Protect Privacy, Step by Step

A step-by-step process for protecting your company by guarding customer privacy.

A flurry of federal and state regulations and international laws is pushing data privacy management to the top of the business agenda. Companies that fail to comply with those laws will increasingly be exposing themselves to legal liability from their customers and from regulators.

Laws such as the Health Insurance Portability and Accountability Act and the USA Patriot Act have already established information privacy rules for companies in the health care and financial services industries. New this month is California's SB 1386 identity protection bill, and coming down the pike are other state and federal versions of the law. International rules such as those covering European Union nations and Canada are also forcing U.S. companies to confront privacy issues.

For a lot of companies, complying with such regulations will require a substantial effort from both a technology standpoint and a process standpoint, says Paul Paez, president of Privastaff Inc., a San Jose-based privacy consultancy.

Even so, the laws make it vitally important for companies to develop privacy policies, practices and procedures, says Charlene Brownlee, an attorney at Fulbright & Jaworski LLC in Austin. "A company's liability will be measured against what steps it took to protect data privacy," Brownlee says. "You are going to need to show what you did to be in compliance with industry standards."

That means clearly articulating a privacy policy and then taking the following technology and process measures to implement and manage it.

  • Assess what steps need to be taken in order to comply with privacy regulations relating to your business and with your company's privacy policies.

  • Audit how and why personal data is collected, used, shared, accessed, stored and protected.

  • Look at the manual and automated processes that are involved in this cycle and figure out which gaps need to be filled.

    As obvious as these measures may seem, this kind of gap analysis is a crucial first step to any privacy management effort, Brownlee says. Otherwise, there's simply no telling where or how personal information is embedded within your enterprise and how it needs to be protected.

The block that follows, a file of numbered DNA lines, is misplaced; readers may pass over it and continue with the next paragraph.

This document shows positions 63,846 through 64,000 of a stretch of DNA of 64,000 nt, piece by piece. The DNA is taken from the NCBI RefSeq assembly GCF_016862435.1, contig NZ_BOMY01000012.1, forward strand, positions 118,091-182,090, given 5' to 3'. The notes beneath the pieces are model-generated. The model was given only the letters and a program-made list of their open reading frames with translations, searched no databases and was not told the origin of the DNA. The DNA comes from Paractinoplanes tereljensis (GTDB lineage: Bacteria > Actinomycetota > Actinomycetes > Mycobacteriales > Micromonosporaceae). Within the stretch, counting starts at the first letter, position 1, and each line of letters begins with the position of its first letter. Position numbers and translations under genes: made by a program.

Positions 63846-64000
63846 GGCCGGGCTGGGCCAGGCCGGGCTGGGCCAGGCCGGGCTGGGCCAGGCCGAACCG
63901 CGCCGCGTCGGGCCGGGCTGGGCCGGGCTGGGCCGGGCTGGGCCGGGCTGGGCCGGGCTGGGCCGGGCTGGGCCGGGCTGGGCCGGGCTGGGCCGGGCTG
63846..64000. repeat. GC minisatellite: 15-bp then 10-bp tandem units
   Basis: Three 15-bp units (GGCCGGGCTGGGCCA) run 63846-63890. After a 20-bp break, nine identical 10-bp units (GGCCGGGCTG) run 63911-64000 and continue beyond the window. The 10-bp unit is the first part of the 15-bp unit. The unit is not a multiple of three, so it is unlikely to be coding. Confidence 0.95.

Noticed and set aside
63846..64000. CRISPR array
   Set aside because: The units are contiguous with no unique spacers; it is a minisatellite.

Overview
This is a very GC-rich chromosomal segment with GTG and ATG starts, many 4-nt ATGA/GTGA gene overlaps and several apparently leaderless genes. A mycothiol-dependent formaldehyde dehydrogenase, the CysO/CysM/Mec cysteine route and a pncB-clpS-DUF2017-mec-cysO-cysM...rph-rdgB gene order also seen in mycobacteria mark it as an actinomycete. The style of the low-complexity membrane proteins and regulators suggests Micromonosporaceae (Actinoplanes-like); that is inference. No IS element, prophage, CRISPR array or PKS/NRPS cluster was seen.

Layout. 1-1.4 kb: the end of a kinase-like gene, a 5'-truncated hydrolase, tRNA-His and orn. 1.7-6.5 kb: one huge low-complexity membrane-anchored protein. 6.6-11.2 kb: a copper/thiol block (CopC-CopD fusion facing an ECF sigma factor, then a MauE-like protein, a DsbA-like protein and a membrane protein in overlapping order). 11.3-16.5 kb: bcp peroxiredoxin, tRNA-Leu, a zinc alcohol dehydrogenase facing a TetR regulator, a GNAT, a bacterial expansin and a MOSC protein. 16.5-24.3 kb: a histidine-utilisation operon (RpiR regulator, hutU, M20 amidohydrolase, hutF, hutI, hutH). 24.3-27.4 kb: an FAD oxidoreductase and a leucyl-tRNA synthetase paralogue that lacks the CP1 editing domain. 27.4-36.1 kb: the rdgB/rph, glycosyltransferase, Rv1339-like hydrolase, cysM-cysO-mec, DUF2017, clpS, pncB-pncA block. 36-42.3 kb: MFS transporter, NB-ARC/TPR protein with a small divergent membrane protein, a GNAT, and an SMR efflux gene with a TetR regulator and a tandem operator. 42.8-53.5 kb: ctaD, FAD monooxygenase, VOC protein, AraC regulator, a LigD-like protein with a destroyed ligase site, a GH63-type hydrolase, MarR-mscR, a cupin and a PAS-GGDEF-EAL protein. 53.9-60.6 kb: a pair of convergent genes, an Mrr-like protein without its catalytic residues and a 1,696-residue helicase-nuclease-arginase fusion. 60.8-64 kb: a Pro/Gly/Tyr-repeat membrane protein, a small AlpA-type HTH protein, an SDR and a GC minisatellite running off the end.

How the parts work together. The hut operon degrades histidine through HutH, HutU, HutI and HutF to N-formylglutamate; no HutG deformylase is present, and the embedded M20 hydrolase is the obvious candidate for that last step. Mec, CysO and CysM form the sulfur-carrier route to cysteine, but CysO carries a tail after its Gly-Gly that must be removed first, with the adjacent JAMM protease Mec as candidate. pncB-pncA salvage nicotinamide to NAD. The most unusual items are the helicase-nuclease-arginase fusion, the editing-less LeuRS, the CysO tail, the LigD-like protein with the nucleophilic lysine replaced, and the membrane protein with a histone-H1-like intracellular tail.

• Control who touches the data and why, says Arshad Noor, CEO of StrongAuth Inc., a Cupertino, Calif.-based identification management firm. Have formal processes for restricting physical and virtual access to confidential customer or employee data.

  • Secure the manual and automated processes by which data is copied, shared, backed up and stored. For instance, limit the number of people who have physical access to backup tapes or other storage media containing confidential information. Have strong user-authentication and access-control technologies to ensure that only authorized people have access to confidential information, Noor suggests.

  • Understand what permissions are associated with personal data used by applications -- especially ones such as CRM, ERP and supply chain, says Paez. A lot of the customer data may have been collected in a manner not consistent with new regulations or the company's privacy policy, he says. See whether the permissions need to be updated and new permission fields need to be added to these applications. Investigate and implement processes for tracking and storing user permissions and for seeing that the data is used in a consistent manner across all applications, Paez says.

  • Encrypt all confidential data when it's being transmitted and when it's at rest on storage media. That way, even if it gets hacked, the information is secure. Encryption might also provide some legal cover for companies that get hacked. Businesses that encrypt data are specifically exempt from California's SB 1386, for instance. It may also be a good idea to consider storing a user's name separately from other pieces of identifying information such as a Social Security or driver's license number.

  • Collect personal information only if it's absolutely needed, and don't store it for longer than you need it, Brownlee advises. Examine whether storing personally identifiable information, such as Social Security and driver's license numbers, is really key to your business.

    If not, are there alternatives to collecting and storing such information? The more personal data you collect, the greater your liability exposure, according to Brownlee.

  • Implement good configuration management, asset management and change management processes, Noor says. Make sure that the hardware, operating systems and networks that process personal data are hardened and locked down. Shut down all unnecessary functions, configuration settings and permission fields, he says. Stick the servers behind firewalls.

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